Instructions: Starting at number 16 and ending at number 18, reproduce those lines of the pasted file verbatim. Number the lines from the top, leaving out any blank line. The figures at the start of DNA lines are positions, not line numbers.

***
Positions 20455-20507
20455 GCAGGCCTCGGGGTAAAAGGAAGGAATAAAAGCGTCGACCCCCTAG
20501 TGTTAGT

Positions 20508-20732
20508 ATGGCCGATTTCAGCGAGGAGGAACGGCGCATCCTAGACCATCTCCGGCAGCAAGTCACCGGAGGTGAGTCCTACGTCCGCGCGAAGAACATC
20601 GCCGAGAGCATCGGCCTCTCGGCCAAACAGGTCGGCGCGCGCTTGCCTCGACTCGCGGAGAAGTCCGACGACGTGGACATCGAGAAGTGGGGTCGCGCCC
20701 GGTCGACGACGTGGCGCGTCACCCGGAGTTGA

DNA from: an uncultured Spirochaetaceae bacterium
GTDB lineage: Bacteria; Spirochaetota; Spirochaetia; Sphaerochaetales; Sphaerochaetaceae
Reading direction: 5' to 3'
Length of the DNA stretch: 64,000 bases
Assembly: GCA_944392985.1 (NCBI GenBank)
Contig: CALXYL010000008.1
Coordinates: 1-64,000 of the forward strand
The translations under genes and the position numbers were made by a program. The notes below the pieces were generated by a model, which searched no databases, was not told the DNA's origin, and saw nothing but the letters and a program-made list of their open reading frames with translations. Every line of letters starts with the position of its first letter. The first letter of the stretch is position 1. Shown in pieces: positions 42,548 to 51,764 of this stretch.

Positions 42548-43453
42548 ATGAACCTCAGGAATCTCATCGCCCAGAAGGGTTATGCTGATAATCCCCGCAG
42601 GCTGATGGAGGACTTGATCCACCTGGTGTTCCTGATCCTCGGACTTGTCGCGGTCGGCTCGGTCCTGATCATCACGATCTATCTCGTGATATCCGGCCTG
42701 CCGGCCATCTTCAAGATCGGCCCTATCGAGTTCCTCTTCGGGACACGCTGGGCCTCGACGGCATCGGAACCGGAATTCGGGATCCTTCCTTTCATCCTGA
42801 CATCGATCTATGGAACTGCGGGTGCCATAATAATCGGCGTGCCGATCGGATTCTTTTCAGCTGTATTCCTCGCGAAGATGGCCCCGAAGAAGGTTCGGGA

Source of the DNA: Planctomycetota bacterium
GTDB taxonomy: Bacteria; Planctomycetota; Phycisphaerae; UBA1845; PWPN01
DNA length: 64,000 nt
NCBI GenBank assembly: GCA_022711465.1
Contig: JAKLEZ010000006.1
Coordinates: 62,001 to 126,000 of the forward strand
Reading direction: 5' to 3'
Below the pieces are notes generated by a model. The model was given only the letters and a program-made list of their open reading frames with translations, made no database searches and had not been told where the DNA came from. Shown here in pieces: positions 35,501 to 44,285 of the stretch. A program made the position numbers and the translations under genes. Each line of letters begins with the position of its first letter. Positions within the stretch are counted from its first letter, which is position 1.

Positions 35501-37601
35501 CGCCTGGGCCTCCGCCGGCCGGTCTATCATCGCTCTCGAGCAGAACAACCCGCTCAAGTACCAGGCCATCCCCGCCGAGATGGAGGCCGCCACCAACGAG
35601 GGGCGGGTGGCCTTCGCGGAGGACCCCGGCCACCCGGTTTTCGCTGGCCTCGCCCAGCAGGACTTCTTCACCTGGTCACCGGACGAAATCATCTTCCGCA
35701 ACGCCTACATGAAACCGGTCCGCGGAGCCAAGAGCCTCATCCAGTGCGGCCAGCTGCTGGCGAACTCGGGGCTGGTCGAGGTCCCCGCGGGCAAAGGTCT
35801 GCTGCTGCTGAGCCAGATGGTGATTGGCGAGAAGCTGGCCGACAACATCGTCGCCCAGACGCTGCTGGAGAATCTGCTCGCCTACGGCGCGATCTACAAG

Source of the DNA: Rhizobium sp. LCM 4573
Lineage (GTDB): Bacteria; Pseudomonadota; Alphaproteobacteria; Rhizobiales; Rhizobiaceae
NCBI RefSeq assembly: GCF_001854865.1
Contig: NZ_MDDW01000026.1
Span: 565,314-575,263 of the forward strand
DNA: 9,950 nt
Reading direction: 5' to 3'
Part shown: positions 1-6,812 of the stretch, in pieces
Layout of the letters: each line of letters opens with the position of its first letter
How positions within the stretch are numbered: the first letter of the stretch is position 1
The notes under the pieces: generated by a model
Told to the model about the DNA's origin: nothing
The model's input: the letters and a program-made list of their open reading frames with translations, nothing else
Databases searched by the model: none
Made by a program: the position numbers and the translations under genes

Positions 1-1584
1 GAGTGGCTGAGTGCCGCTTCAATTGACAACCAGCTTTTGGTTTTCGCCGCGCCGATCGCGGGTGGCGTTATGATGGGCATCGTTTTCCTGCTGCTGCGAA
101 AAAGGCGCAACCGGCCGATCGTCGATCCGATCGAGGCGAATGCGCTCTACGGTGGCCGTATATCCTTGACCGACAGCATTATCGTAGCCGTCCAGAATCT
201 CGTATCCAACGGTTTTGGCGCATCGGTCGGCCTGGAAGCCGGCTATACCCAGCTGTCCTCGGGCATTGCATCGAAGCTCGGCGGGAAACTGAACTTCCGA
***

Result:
Positions 42548-43453
42548 ATGAACCTCAGGAATCTCATCGCCCAGAAGGGTTATGCTGATAATCCCCGCAG
42601 GCTGATGGAGGACTTGATCCACCTGGTGTTCCTGATCCTCGGACTTGTCGCGGTCGGCTCGGTCCTGATCATCACGATCTATCTCGTGATATCCGGCCTG